HOUSE PASSES HISTORIC BILL TO RESTORE VRA

The House made historic strides on Friday, December 6 to protect the rights of Black and Brown voters in our democracy by passing the Voting Rights Advancement Act (H.R. 4), a bill that restores key provisions of the 1965 Voting Rights Act gutted in a 2013 Supreme Court decision. In the Shelby v. Holder ruling, the Supreme Court declared unconstitutional provisions requiring states with a history of racist voter disenfranchisement to pass federal review before changing voting laws. After “preclearance,” one of the most important tools for protecting voters, was no longer required, voter suppression laws such as voter ID proliferated across the country.

Passing the VRAA is a crucial victory in the fight to fully protect all Americans’ ability to participate in our democracy.

Democracy Initiative Executive Director Wendy Fields made the following statement after the House’s passage of the Voting Rights Advancement Act:

"Today’s House passage of H.R. 4, the Voting Rights Advancement Act (VRAA), is an important victory on the road to defeating the rise of voter suppression and ensuring that all Americans, especially Black and Brown and other marginalized people, can take their rightful place at the governing table and have a meaningful voice in decision-making that affects their lives.

Despite deliberate, coordinated voter suppression, designed to disenfranchise millions of Americans, and bankrolled by corporate interests and the wealthy few, the American people are demanding democracy and beginning to turn the tide. In 2018, voters in Michigan, Missouri, Maryland and Florida overwhelmingly passed reform packages that make voting secure and accessible; make districts fairer and less beholden to partisan interference; and curb the influence of the wealthy and privileged elite in our political process. That momentum continues in 2019, with House passage of HR 4 today and HR 1 in March along with numerous new state reforms including Automatic Voter Registration (AVR) in Maine, expansion of AVR in Colorado; Vote By Mail in Hawaii; voting rights restoration victories in Nevada and New Hampshire.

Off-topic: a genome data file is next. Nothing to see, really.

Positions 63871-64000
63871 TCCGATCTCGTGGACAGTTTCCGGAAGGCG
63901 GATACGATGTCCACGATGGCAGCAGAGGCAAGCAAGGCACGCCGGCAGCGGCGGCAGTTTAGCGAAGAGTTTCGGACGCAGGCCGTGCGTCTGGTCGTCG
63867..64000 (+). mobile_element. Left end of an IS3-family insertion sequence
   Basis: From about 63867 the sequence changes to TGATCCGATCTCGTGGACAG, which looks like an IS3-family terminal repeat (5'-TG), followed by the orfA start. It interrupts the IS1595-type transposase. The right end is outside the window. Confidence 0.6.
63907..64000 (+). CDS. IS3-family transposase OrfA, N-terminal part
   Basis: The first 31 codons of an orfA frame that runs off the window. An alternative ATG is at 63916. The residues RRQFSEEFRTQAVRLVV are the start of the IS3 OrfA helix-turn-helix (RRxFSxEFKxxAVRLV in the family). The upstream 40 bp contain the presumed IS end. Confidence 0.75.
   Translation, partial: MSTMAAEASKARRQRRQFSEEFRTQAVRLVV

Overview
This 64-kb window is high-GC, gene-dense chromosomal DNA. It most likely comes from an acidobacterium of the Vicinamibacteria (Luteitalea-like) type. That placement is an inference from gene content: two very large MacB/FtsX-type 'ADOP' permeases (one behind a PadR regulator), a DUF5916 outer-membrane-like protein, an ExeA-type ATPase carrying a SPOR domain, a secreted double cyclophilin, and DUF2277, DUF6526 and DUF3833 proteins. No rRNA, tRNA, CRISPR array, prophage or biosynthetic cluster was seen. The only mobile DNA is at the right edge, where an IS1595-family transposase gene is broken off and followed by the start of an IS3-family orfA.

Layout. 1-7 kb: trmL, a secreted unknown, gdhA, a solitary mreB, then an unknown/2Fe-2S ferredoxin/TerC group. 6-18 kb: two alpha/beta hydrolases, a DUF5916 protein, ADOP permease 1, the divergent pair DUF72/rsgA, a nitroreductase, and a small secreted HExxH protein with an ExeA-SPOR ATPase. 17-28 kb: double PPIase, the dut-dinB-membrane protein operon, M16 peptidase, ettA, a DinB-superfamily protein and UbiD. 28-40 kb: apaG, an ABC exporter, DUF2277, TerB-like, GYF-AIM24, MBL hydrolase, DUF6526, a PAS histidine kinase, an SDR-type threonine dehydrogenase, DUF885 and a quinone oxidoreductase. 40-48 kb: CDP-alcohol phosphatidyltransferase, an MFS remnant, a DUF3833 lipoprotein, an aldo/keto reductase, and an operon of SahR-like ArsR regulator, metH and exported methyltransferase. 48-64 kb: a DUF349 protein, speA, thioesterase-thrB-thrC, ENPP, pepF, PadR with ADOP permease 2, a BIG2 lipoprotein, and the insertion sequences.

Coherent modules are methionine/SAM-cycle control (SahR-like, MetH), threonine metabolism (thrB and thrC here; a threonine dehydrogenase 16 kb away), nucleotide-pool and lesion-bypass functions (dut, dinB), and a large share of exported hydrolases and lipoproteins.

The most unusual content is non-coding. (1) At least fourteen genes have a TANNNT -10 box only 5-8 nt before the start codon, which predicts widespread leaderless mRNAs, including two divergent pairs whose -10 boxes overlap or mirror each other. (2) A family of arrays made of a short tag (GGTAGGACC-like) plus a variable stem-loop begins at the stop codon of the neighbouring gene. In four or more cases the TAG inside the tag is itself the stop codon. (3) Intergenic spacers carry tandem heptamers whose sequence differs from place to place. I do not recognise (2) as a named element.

Together with our 72 partner organizations representing 45 million Americans, we commend the House for taking us another step closer to delivering on the promise of American democracy. And we call on the Senate to stop being a legislative graveyard and get on with doing the people’s business."

We want to acknowledge the hard work of DI partners and allies, whose members’ demands for a fair and just democracy in which all can participate put pressure on our elected officials. The Declaration for American Democracy coalition, in which the DI is a member, collected 26 statements in support of the passage of H.R. 4 in the House from coalition partners and allies. See all statements here.

JANUARY 15 MOBILIZING MEETING: VIRGINIA VOTING & DEMOCRACY AGENDA

Mobilizing Meeting: Virginia - Voting and Democracy Agenda